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Intermittent compression issue 88 gl ea-82


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6 replies to this topic

#1 awareuvlite

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Posted 18 January 2005 - 03:04 PM

I am in the process of purchasing an 88 gl 4wd 5spd. The 1st compression ck with the engine cold on the ea-82 engine showed 150 lbs in 3 cyls and 50 lbs in 1 cyl. The next ck showed 25 lbs and the next 0 lbs. Started the car, it ran on 3 cyls for a minute or so then smoothed out as it warmed up. Checked the compression while the engine was at operating temp. Compression read 150 lbs. I would think a sticking lifter is the culprit as it ticks at times when started. Have not been able to duplicate the issue after driving for a couple of days. Does anyone have anything else to add. Am I going in the right direction to drain the oil and fill with ATF and run for a minute or so to loosen any sticking lifters? Any feedback on this. Thanks in advance.

#2 Vanislru

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Posted 18 January 2005 - 03:22 PM

I am in the process of purchasing an 88 gl 4wd 5spd. The 1st compression ck with the engine cold on the ea-82 engine showed 150 lbs in 3 cyls and 50 lbs in 1 cyl. The next ck showed 25 lbs and the next 0 lbs. Started the car, it ran on 3 cyls for a minute or so then smoothed out as it warmed up. Checked the compression while the engine was at operating temp. Compression read 150 lbs. I would think a sticking lifter is the culprit as it ticks at times when started. Have not been able to duplicate the issue after driving for a couple of days. Does anyone have anything else to add. Am I going in the right direction to drain the oil and fill with ATF and run for a minute or so to loosen any sticking lifters? Any feedback on this. Thanks in advance.

I had a similar prob, and after all was said and done I pulled the motor and found the rings were all gummed up and distorted on the one cylinder. Later on I talked with this guy Paul who's a retired RCAF mechanic who's had a longterm love affair with subies and he said that most of the time you can pull a plug and put some hard core fuel system solvent in there let it sit for a day and then crank it by hand a few times with the coil disconnected and the plug back in. Pull the plug back out crank the motor with the starter but with the coil still disconnected, might want to place a rag over the hole cause it'll launch the fluid, then replace plug and crank a few more times. Hook the coil back up and you're good to go. Make sure you fill the whole cylinder with solvent. LMK if unclear on procedure and be careful when clearing the solvent out.

#3 awareuvlite

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Posted 18 January 2005 - 04:39 PM

I had a similar prob, and after all was said and done I pulled the motor and found the rings were all gummed up and distorted on the one cylinder. Later on I talked with this guy Paul who's a retired RCAF mechanic who's had a longterm love affair with subies and he said that most of the time you can pull a plug and put some hard core fuel system solvent in there let it sit for a day and then crank it by hand a few times with the coil disconnected and the plug back in. Pull the plug back out crank the motor with the starter but with the coil still disconnected, might want to place a rag over the hole cause it'll launch the fluid, then replace plug and crank a few more times. Hook the coil back up and you're good to go. Make sure you fill the whole cylinder with solvent. LMK if unclear on procedure and be careful when clearing the solvent out.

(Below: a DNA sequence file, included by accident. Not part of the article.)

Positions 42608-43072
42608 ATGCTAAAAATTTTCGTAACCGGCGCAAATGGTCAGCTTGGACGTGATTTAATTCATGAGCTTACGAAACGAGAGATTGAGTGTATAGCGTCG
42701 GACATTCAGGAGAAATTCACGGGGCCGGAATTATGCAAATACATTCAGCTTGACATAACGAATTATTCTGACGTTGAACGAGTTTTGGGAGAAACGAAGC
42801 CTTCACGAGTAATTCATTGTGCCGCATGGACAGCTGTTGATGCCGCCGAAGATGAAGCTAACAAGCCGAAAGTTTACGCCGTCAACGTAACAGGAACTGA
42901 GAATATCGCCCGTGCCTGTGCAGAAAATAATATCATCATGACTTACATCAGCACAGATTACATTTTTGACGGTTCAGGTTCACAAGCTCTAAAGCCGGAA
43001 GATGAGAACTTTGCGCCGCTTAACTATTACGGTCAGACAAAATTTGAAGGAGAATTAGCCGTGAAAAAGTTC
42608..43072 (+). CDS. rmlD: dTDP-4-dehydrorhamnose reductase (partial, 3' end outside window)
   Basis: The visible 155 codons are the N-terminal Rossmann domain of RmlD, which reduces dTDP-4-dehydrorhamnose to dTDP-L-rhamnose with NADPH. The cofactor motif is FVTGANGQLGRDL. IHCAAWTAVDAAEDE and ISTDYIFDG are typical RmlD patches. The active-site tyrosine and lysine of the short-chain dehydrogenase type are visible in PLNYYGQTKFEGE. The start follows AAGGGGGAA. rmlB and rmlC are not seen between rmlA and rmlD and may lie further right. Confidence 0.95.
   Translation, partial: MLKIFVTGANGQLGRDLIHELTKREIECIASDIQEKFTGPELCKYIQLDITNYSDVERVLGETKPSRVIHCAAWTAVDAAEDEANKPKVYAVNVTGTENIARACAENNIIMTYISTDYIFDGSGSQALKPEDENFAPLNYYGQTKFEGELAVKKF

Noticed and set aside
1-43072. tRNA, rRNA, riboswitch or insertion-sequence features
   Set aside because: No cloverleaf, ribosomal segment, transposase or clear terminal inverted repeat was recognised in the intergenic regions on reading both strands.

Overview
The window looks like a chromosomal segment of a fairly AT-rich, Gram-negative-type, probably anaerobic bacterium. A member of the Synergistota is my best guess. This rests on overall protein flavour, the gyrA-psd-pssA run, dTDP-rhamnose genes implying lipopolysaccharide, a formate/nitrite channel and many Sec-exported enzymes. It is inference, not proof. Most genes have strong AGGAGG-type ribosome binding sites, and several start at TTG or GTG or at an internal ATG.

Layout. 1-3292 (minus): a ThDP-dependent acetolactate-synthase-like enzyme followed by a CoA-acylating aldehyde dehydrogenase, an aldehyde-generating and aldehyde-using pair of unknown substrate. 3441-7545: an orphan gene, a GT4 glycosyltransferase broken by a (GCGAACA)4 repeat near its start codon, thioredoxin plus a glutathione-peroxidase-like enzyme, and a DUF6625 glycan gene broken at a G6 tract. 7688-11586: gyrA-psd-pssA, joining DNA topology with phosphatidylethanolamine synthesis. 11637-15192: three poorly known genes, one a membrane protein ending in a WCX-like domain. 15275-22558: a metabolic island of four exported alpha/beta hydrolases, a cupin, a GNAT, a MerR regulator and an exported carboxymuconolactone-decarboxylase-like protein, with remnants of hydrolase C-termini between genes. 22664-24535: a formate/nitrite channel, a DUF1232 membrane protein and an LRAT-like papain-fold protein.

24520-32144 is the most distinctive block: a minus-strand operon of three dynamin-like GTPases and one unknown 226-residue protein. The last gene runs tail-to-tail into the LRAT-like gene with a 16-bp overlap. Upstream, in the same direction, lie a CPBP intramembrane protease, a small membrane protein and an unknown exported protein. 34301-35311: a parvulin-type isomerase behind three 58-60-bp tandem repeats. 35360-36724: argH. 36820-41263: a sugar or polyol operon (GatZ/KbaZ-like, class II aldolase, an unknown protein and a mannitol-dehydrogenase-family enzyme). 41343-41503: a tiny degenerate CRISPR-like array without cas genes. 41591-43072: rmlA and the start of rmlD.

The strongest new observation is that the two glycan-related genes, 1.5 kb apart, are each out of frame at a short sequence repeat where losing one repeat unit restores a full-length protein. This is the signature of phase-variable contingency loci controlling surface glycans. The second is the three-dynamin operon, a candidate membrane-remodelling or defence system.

If the rings were gummed up, would'nt that be a continuous issue? Like i said, i have not been able to duplicate issue. Thanks for the reply.

#4 Vanislru

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Posted 18 January 2005 - 04:43 PM

depends on whether it's 1 ring or all of them

#5 All_talk

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Posted 18 January 2005 - 05:41 PM

The solvent trick might work fine but I'd sugjest you change the oil after your done. :)

Gary

#6 mattri

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Posted 18 January 2005 - 10:24 PM

There's a shop here in Denver called S-Wing, awsome Suby shop, great guys, very honest, excellent work. The owner, Mike, was just telling me about this machine he got from BG. I guess you bolt it right up to the throttle body and it uses solvent down the intake, through the valves and into the compression chambers to do a pretty hardcore clean up on the motor. He says that he's seen leak downs go from 40's down to 5%. Compression go from all over the place like you're talking to steady 130's. Between crap on the valves keeping them from sealing and gunked up rings like Van said I guess it really makes a difference. He calls the machine "The Fogger", when all that gunk comes out the tail pipe it makes quite a mess. Matt.

#7 ballitch

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Posted 19 January 2005 - 12:10 AM

That sounds like an awesome way to clean that all that crap outta there, i might try that on ym EJ22.........hmmmmm........................






~Josh~




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